International Journal of Hematology

DOI: 10.1007/s12185-018-2487-2 Pages: 402-410

Circulating tumor DNA dynamically predicts response and/or relapse in patients with hematological malignancies

1. The University of Tokyo, Division of Molecular Therapy, Advanced Clinical Research Center, The Institute of Medical Science

2. The University of Tokyo, Department of Hematology/Oncology, Research Hospital, The Institute of Medical Science

3. The University of Tokyo, Department of Applied Genomics, Research Hospital, The Institute of Medical Science

4. The University of Tokyo, Laboratory of DNA Information Analysis, Human Genome Center, The Institute of Medical Science

5. The University of Tokyo, Health Intelligence Center, The Institute of Medical Science

6. The University of Tokyo, Department of Cell Processing and Transfusion, Research Hospital, The Institute of Medical Science

Correspondence to:
Arinobu Tojo
Tel: +81-3-3443-8111
Email: a-tojo@ims.u-tokyo.ac.jp

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Abstract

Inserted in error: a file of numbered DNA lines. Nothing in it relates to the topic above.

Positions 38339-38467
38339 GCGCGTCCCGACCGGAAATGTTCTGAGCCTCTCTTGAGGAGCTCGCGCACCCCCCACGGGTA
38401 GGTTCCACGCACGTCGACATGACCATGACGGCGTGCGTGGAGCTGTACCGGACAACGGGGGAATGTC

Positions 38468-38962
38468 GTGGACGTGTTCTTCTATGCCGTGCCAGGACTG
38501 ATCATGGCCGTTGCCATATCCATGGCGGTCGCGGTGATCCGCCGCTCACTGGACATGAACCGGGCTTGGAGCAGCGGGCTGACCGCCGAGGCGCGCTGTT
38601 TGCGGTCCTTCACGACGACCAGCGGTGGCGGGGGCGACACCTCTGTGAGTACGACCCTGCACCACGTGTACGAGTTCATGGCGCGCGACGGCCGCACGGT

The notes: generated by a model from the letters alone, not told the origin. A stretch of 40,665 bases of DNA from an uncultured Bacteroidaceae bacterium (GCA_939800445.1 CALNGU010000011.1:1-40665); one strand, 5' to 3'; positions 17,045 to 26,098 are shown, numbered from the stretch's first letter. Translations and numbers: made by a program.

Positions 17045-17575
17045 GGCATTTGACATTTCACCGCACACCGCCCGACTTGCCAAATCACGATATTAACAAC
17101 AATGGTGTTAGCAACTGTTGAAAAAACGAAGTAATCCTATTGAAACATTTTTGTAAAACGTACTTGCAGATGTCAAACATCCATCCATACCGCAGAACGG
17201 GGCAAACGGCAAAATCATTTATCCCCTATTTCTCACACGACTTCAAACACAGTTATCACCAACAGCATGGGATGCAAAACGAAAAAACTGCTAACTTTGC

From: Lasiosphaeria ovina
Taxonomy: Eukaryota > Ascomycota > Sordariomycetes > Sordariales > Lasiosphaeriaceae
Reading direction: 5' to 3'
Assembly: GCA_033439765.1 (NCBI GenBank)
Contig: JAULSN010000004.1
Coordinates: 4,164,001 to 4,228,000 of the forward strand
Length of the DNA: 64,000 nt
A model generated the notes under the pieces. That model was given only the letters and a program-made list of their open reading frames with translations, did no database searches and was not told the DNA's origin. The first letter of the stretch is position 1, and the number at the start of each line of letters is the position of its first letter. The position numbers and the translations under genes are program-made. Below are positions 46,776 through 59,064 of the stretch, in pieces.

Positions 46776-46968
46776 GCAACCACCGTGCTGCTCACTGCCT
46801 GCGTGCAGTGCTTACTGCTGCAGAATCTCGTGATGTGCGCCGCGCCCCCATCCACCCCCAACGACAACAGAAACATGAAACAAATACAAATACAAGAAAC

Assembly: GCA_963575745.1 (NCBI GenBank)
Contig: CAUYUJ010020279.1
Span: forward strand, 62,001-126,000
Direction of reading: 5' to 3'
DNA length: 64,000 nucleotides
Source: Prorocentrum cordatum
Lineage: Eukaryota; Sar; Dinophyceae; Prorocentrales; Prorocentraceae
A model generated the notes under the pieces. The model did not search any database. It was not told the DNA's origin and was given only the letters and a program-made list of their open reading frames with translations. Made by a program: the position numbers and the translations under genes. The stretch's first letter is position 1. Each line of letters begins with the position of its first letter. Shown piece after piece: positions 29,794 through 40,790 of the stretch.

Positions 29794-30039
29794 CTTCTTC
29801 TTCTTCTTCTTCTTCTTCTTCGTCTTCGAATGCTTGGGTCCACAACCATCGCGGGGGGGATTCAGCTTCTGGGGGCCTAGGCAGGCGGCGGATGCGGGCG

A growing body of evidence suggests that tumor-derived fragmentary DNA, known as circulating tumor DNA (ctDNA), has the potential to serve as a non-invasive biomarker for disease monitoring. However, in the setting of hematological malignancy, few published studies support the utility of ctDNA. We retrospectively investigated ctDNA levels of 17 patients with various hematological malignancies who had achieved remission after first-line therapy. We identified somatic driver mutations by next-generation sequencing, and designed droplet digital PCR assays for each mutation to measure ctDNA. Variant allele frequencies of ctDNA changed in association with clinical response in all patients. Eight patients clinically relapsed after a median of 297 days post-first-line therapy (termed, “relapsed group”); the remaining nine patients remained disease-free for a median of 332 days (termed, “remission group”). Among patients in the relapsed group, ctDNA levels increased more than twofold at paired serial time points. In marked contrast, ctDNA levels of all patients in the remission group remained undetectable or stable during clinical remission. Notably, ctDNA-based molecular relapse demonstrated a median 30-day lead time over clinical relapse. In summary, ctDNA monitoring may help identify hematologic cancer patients at risk for relapse in advance of established clinical parameters.

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